Corruption in IPL May 27, 2013

Launch external investigation into all IPL 2013 games - Manohar

ESPNcricinfo staff

Shashank Manohar, the former BCCI president, has called for an investigation by an external investigation agency of all the IPL 2013 matches. Manohar said the BCCI should not solely depend on the board's and the ICC's Anit-Corruption and Security Units (ACSU) to keep cricket clean as they do not have the authority to track illegal activities - tracking phone conversations, for example.

"The BCCI should immediately file a criminal complaint with the investigating agencies, urging them to probe all 75 games [76] in the current IPL edition," Manohar told the Times of India. "The board should provide them [the investigating agency] with a raw feed of the games as well as CCTV footage recorded at every venue.

"It has to deal with this menace with an iron fist. The board or ACSU do not have any machinery or legal authority to track the illegal activities, so it should not depend on these agencies alone."

His comments come in wake of the alleged spot-fixing in IPL 2013, in relation to which three Rajasthan Royals cricketers were arrested on May 16. The controversy has since grown, with top Chennai Super Kings official Gurunath Meiyappan being arrested for allegedly betting on IPL games, and his father-in-law - who is also the BCCI president and managing director Super Kings' owner, India Cements - N Srinivasan refusing to resign from his post with the Indian board despite mounting pressure to do so.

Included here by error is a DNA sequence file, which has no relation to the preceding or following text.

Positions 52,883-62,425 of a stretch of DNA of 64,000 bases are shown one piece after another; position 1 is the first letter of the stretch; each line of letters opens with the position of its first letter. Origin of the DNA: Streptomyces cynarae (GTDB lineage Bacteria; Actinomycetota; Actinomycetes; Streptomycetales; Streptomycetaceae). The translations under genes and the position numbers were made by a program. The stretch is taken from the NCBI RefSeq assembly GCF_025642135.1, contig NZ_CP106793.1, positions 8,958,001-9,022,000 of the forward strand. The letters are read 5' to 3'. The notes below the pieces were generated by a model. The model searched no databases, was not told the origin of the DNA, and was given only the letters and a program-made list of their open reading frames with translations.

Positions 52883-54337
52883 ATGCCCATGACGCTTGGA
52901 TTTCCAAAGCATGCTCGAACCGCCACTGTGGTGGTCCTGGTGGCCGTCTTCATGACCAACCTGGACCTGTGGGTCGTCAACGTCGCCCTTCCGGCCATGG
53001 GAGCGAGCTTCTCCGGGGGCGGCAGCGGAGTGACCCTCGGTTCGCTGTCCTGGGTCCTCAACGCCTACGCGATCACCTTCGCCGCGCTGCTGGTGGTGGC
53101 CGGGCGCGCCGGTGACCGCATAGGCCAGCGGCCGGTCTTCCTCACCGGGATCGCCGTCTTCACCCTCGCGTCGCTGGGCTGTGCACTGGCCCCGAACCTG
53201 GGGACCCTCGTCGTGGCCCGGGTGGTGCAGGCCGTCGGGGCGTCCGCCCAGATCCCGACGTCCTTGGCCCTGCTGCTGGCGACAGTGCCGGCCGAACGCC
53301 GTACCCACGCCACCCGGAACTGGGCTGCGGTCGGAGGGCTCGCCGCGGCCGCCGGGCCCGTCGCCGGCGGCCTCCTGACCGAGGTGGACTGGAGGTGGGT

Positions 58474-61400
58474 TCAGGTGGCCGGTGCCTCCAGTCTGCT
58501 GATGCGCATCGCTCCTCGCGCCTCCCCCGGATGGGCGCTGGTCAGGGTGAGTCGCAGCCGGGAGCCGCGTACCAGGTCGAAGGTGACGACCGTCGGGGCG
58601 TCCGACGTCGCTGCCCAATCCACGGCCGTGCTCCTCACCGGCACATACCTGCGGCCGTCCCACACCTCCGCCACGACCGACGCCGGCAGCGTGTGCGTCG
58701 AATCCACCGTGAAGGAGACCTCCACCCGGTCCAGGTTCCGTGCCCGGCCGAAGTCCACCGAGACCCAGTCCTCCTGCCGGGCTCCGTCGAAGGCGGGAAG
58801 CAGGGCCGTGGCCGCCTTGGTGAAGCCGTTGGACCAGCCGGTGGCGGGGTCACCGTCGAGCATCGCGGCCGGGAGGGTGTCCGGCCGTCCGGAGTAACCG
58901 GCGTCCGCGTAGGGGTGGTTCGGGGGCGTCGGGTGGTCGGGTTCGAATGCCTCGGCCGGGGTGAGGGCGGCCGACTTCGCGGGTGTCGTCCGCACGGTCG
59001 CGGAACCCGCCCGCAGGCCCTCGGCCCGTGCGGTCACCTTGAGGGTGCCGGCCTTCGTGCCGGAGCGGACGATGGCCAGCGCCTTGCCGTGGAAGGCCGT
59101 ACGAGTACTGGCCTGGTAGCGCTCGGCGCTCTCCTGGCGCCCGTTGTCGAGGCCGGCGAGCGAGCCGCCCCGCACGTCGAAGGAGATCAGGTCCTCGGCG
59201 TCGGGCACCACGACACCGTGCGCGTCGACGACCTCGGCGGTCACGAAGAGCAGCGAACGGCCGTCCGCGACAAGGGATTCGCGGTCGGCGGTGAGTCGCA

Manohar said in an earlier interview with the Telegraph that he had spoken to some of the BCCI officials before their emergent working committee meeting on May 19, and told them if they wanted "to clean things up, then do it thoroughly. If, at the end of it all, 13 and not three players are involved in fixing, so be it".

Apart from making sure the IPL is clean, now Manohar said it's important to have stringent processes in place for international cricket played in India too. "The board should approach the central home minister, requesting governmental support in investigating the criminal actions in any event run by the BCCI, which would also include international fixtures. It should request [the minister] to send an advisory to all states one month before the start of an event, so that the investigating machinery can swing in action well in advance to prevent any match-fixing , betting or spot-fixing."